Saturday, May 12, 2018

Simply Bhutan!!!

Smile ...Stay are in the kingdom of happiness” was a sign that welcomed us as we alighted from  Druk Air chartered by Makemytrip flying directly from Bengaluru to Paro, Bhutan. The land locked mountainous terrain of Bhutan, with its breathtakingly beautiful wide open valleys, fickle weather, pristinely perennial streams flowing down the Alpine slopes alongside the highways leading up to the myriad Buddhist monasteries at every round and bend, inhabited by the simple, spiritual and ever smiling Bhutanese people... is nothing short of a heavenly retreat for the leisurely, mountain loving, Ruskin Bond aficionados like my family!!! 

Bhutan with its picturesque Dzongs, vibrant arts and culture, and its unconventional approach towards sustainability and development presents a unique and interesting travel experience!! One can’t compare Bhutan to any other  commercially popular tourist destination, especially with its high value and low impact policy on tourism. Bhutan is only for the discerning tourist who loves to soak in the local culture, take in the Buddhist spirituality, enjoy the altitude changing landscape, and mingle with smiling and soft spoken, national dress attired local population, and take a cue from the small yet orderly no-traffic-signal establishment!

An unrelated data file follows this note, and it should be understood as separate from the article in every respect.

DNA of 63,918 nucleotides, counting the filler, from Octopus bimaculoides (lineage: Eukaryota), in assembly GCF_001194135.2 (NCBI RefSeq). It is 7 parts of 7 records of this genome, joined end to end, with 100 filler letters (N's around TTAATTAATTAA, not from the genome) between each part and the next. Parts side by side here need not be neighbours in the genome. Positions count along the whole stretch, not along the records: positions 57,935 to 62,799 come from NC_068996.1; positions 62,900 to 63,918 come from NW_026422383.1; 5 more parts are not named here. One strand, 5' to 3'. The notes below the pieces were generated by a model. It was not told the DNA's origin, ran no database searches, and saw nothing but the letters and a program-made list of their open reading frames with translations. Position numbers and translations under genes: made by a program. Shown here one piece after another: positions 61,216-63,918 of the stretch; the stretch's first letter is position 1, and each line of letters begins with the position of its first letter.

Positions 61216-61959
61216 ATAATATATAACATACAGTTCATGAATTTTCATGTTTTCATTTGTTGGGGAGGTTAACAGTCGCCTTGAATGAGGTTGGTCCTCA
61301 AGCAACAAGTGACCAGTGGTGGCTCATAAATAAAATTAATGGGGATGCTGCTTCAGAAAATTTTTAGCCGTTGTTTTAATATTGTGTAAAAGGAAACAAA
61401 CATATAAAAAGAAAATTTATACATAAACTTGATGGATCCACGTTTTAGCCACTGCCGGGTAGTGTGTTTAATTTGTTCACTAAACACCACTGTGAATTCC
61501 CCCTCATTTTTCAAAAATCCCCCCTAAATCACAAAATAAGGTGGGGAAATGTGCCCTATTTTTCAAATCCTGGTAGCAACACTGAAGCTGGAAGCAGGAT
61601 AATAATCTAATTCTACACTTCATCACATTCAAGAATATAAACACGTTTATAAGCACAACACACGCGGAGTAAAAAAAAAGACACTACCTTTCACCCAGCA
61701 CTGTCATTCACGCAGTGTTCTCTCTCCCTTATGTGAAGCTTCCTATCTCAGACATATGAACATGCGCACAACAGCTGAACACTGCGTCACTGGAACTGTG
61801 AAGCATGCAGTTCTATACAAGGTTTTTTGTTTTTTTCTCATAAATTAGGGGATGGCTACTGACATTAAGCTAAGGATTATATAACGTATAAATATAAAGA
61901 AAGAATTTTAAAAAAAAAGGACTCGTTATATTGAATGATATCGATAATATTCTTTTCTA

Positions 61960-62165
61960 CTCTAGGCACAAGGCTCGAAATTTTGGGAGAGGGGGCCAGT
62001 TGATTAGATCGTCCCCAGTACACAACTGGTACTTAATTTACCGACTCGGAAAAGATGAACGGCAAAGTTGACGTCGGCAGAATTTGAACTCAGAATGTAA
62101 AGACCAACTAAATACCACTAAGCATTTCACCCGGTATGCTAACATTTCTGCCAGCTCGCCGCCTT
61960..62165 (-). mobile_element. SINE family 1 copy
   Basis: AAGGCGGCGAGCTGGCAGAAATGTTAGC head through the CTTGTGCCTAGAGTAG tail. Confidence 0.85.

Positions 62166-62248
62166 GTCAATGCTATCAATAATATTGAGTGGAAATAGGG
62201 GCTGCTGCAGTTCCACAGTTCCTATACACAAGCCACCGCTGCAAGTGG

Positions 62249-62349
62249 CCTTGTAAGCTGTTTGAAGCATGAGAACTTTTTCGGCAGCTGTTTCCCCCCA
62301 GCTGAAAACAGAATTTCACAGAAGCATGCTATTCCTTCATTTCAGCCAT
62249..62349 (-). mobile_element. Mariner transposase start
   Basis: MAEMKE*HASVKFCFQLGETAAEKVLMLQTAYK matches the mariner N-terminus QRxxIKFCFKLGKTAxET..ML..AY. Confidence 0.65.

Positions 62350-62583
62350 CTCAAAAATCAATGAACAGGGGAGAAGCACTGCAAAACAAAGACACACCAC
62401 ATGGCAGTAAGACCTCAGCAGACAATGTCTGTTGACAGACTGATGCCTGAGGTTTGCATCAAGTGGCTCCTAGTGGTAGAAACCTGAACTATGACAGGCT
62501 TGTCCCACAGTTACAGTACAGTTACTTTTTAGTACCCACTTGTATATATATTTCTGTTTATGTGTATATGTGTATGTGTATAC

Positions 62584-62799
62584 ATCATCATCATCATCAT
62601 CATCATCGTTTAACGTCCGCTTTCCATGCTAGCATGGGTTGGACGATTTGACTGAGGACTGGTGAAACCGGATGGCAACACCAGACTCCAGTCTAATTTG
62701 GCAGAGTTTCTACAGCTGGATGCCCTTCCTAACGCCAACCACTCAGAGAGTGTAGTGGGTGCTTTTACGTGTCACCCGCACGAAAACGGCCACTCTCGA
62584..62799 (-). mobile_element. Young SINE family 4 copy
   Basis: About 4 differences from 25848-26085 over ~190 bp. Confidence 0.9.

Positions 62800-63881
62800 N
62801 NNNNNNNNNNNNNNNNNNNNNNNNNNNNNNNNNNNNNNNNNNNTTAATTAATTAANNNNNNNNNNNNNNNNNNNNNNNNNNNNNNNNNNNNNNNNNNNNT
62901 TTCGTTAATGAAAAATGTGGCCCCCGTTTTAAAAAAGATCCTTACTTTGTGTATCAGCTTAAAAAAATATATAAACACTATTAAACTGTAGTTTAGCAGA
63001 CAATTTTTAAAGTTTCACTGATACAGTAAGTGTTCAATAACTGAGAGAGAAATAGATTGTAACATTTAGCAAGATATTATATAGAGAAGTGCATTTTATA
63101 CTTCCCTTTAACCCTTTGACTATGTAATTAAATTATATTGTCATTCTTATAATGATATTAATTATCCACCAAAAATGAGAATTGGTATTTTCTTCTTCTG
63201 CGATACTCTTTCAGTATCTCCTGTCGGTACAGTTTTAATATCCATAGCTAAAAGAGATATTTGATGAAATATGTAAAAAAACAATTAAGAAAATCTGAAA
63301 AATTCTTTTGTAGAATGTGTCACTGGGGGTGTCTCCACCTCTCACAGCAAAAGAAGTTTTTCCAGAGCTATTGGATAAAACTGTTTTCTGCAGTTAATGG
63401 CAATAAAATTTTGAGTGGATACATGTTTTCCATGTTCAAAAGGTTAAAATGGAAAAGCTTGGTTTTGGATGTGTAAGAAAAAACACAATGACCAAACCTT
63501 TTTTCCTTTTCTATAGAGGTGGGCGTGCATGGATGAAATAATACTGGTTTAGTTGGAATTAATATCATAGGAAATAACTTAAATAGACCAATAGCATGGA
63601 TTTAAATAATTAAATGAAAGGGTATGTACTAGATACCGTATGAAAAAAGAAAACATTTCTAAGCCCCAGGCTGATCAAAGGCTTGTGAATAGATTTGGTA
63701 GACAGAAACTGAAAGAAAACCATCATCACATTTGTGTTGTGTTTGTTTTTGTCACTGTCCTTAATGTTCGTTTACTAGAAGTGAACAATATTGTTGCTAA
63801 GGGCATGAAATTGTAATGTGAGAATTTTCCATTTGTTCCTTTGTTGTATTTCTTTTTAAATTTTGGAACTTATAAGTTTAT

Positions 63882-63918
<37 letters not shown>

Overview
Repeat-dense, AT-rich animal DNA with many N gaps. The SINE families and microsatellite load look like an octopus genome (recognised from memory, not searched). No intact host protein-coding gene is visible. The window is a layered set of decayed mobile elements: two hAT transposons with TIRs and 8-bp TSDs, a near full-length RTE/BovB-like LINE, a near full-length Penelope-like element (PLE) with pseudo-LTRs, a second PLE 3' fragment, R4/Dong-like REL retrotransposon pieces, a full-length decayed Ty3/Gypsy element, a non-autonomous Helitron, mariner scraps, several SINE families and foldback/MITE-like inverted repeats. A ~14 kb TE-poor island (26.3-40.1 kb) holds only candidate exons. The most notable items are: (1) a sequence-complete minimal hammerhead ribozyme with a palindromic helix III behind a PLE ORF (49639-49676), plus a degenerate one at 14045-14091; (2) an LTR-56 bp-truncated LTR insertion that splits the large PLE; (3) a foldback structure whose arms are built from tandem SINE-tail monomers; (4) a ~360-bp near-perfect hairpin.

As we began the tour from Paro to Thimphu and then from Punakha back to Paro , what struck us is the unified effort of the Bhutanese in implementing and internalizing the national policy of Gross National Happiness (GNH) encapsulating good governance, sustainable socio-economic development, preservation and promotion of culture and environmental conservation as four pillars of GNH. Whether it is their Vajrayana school of Buddhist ideology symbolizing the union of wisdom and compassion, or their love and respect for their  king seen in the umpteen posters and slogans in praise of the People's king along with his family, or strictly adhering to their national dress of Kira for women  and Gho for men, or following the Bhutanese architectural style in each and every structure that comes up or the friendly tour guide and driver who was more than willing to open up on life and times in Bhutan.......... we came back thoroughly enchanted with the land of Druk!!

As we made several stop-overs for shopping at the Crafts Bazaar in Thimpu, local handicrafts vendors at the Tiger nest base, or the quaint souvenir shops at Paro, my best souvenir has always been local children's literature! 

Amongst many, we picked up a book that best represents Bhutanese culture and philosophy. "Heavenly Birds" is a book written by Pema Gyaltshen , a popular children's writer who has authored many children's books in Bhutan and the pictures by Chandra S Subba